|Cultural Competence and Social Justice: A Partnership for Change|
Transitions: Serving Youth of Color
This Transitions is also available in [PDF] format.
By Jonathan Stacks, MSW, Project Coordinator, Youth Empowerment Initiatives; and Andrés Meléndez Salgado & Sara Holmes, Interns, Advocates for Youth
What Is Culture?
Here, we define culture as a "system of interrelated values [that] influence and condition perception, judgment, communication, and behavior."1 Everyone looks at the world through a lens, as though through a pair of glasses. While this lens is unique to each individual, the worldviews of people of similar background or social experience is often similar. This similar worldview creates a shared understanding of society. One's involvement in these social groups can be referred to as his/her cultural identity. To understand a culture is to understand a particular worldview.
What Is Cultural Competence?
Cultural competence moves beyond "cultural awareness" (knowledge of another cultural group) and "cultural sensitivity" (knowledge as well as experience with another culture).2 Cultural competence acknowledges and responds to the unique worldviews of different people and communities. The way an individual views the world comes from her/his life experiences, many of which are shared by others within the same culture. To understand the individual, one must understand these experiences. Besides recognizing cultural patterns of behavior, the culturally competent person must also acknowledge the social inequities faced by others.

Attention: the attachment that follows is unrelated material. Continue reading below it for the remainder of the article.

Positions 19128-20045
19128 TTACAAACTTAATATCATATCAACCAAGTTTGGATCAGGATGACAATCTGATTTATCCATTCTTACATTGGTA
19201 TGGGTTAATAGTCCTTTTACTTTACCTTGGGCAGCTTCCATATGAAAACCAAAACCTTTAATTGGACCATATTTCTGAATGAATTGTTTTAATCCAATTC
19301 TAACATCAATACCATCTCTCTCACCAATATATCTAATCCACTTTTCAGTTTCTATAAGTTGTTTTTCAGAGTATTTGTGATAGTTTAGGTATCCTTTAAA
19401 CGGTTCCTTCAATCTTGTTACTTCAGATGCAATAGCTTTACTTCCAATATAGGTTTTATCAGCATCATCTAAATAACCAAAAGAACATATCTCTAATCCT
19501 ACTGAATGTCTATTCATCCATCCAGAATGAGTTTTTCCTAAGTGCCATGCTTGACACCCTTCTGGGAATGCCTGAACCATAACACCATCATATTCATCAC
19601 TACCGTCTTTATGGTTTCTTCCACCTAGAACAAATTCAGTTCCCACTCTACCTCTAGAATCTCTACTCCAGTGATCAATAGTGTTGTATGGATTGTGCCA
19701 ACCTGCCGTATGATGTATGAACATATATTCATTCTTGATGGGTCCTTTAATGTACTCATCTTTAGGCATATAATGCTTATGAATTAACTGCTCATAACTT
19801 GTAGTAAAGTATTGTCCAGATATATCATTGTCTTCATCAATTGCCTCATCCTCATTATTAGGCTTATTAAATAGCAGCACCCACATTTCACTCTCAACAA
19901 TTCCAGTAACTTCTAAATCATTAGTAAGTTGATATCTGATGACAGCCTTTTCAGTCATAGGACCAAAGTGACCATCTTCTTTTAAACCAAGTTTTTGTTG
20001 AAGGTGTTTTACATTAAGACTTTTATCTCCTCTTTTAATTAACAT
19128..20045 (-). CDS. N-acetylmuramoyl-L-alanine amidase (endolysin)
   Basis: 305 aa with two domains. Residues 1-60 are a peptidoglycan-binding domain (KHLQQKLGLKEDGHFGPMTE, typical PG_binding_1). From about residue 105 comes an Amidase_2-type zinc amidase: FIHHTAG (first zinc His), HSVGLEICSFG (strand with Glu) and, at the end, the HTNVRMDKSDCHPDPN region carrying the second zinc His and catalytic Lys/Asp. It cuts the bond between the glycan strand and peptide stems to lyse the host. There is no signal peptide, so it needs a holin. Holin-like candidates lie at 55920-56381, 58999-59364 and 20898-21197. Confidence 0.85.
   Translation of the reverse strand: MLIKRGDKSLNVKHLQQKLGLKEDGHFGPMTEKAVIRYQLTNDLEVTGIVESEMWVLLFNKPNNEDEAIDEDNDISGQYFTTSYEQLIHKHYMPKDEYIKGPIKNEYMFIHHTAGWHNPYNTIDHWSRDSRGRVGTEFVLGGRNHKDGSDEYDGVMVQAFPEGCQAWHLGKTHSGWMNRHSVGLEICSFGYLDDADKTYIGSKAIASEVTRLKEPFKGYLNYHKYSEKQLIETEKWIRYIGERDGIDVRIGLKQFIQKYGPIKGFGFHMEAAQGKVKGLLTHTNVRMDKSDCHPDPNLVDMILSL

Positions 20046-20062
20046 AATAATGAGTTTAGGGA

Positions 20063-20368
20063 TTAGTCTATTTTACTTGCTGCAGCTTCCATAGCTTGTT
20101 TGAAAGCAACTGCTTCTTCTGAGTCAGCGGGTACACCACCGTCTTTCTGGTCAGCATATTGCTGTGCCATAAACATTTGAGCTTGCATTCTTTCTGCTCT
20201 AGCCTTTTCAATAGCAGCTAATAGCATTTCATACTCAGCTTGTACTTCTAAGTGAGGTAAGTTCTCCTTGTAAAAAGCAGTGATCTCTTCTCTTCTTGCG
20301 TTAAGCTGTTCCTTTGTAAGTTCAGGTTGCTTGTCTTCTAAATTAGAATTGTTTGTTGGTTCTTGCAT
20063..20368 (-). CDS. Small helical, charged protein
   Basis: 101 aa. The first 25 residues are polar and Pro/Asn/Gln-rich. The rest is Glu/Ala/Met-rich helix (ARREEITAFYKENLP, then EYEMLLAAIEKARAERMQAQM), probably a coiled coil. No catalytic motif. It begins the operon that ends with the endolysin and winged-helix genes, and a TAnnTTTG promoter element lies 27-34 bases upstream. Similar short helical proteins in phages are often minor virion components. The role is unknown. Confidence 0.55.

What Is Social Inequality?
Champions of social justice assert that the foundation of a free society lies in 1) equally valuing all citizens by granting them equal political and civil liberties; 2) meeting their basic needs of income, shelter, and other necessities; and 3) offering each one opportunities and life chances.4 Unfortunately, societies usually offer citizens unequal access to education, career opportunities, money, and power. Some individuals—due to cultural identity, gender, skin color, national origin, or sexual orientation, among other attributes—have greater and easier access to a society's resources than do others. In discussing inequitable power and resource distribution, social scientists usually use privilege to indicate preferred access to power and resources. They use oppression to indicate barriers to power and resources.